BOISE -- The price could soon be going up for parking on the street in downtown Boise. But, that's not the only change people might see on the parking meters in the City of Trees.
Boise is getting new parking meters, likely next month. They'll be electronic and able to accept credit cards.
Craig Croner with the city says, that's a feature people loved, when they ran a pilot program with the meters last fall.
"The overwhelming response from the public was that they really loved the credit cards, because not everyone carries change in their pocket," said Croner.
There could also a be a pay-by-phone option, if you aren't close to your car when it the meter expires and need to feed it while you're at a restaurant, or wherever you may be.
But this will all require a change in city code. Also, to pay for the new meters, Croner says the city is considering expanding charges for on-street parking. Those expansions might include charging until 8 p.m. instead of 6 p.m. on weekdays, and charging on Saturday.
KTVB went to the Saturday Market to talk with people about the possible changes.
"A lot of people know that on the weekends they can get free parking in places they can't during the week," said Dianna Wilson. "So, if there were fewer spots to park for free, fewer people would probably come downtown."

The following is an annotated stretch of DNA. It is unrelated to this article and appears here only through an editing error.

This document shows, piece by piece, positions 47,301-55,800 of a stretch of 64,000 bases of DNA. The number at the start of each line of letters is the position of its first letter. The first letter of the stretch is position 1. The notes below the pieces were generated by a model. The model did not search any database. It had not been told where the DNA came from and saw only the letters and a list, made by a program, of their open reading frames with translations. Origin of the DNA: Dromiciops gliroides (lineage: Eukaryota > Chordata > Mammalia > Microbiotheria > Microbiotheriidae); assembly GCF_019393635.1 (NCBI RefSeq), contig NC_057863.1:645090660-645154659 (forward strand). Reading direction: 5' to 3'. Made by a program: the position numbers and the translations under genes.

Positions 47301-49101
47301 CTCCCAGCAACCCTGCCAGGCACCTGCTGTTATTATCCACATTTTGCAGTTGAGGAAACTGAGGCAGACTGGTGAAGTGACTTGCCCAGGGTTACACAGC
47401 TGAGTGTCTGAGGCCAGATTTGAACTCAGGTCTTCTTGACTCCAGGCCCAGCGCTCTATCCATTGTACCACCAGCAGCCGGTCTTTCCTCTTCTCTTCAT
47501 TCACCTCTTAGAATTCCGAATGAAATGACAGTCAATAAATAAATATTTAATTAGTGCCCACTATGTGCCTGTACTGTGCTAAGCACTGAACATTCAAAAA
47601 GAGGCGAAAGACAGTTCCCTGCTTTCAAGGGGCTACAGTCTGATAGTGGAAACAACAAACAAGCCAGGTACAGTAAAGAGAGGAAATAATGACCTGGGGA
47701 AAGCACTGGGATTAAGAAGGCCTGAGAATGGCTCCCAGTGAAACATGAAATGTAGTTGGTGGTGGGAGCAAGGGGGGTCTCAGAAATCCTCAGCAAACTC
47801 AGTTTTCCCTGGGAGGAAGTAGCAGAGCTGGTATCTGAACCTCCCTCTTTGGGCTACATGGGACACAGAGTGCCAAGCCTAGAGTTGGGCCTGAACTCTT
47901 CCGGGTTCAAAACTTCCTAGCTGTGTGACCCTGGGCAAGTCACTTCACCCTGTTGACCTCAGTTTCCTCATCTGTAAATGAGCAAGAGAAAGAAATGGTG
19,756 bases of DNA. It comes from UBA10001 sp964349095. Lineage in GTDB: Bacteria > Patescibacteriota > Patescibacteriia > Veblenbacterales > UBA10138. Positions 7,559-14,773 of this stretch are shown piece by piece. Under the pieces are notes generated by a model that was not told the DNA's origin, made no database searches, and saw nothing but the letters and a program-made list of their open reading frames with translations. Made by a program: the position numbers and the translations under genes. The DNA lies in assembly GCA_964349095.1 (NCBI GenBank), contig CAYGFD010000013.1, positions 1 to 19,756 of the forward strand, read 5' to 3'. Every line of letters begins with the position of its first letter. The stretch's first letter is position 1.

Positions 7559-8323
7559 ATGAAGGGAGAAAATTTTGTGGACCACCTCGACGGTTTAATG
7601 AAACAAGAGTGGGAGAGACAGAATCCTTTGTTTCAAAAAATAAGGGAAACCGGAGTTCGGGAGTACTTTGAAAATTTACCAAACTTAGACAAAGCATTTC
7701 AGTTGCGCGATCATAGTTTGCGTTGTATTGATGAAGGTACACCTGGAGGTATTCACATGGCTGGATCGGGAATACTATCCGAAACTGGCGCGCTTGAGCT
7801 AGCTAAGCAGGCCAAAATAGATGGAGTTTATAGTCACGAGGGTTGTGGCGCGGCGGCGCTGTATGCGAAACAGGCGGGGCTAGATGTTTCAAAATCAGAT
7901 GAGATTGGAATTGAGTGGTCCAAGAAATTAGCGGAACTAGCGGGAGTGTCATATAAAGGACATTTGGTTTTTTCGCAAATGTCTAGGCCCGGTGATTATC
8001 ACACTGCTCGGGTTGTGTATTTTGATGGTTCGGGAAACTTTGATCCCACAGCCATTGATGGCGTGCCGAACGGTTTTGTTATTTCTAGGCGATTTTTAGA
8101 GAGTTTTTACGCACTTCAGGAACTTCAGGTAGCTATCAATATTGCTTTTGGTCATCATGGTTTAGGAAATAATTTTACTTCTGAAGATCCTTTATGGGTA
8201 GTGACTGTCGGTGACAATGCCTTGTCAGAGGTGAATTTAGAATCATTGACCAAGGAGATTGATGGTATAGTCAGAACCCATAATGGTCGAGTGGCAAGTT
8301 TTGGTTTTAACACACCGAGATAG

"It's a big circle of justification that you can't really say 'no' to," said Matthew Leslie. "It's like, 'We need them.' Why do you need them? 'Because we're increasing the times, and we need to make it more convenient.' Why do you need to do that? 'Well, because we want to make a little bit more money.' And, that's really what it gets down to."
But Croner says many downtown stores and restaurants want the city to charge later in the day, to increase their business.
"There's a lot of businesses that have parking meters in front of their establishments, and after six o'clock at night, they're jammed full of people. And those cars don't move," said Croner.
Croner also stresses, these are just ideas right now, and no decisions have been made.
"There's a lot of moving parts in this discussion," he said.
Croner says they still need to give the ideas to the Mayor and City Council, hold a public hearing, and reach out even more to local businesses.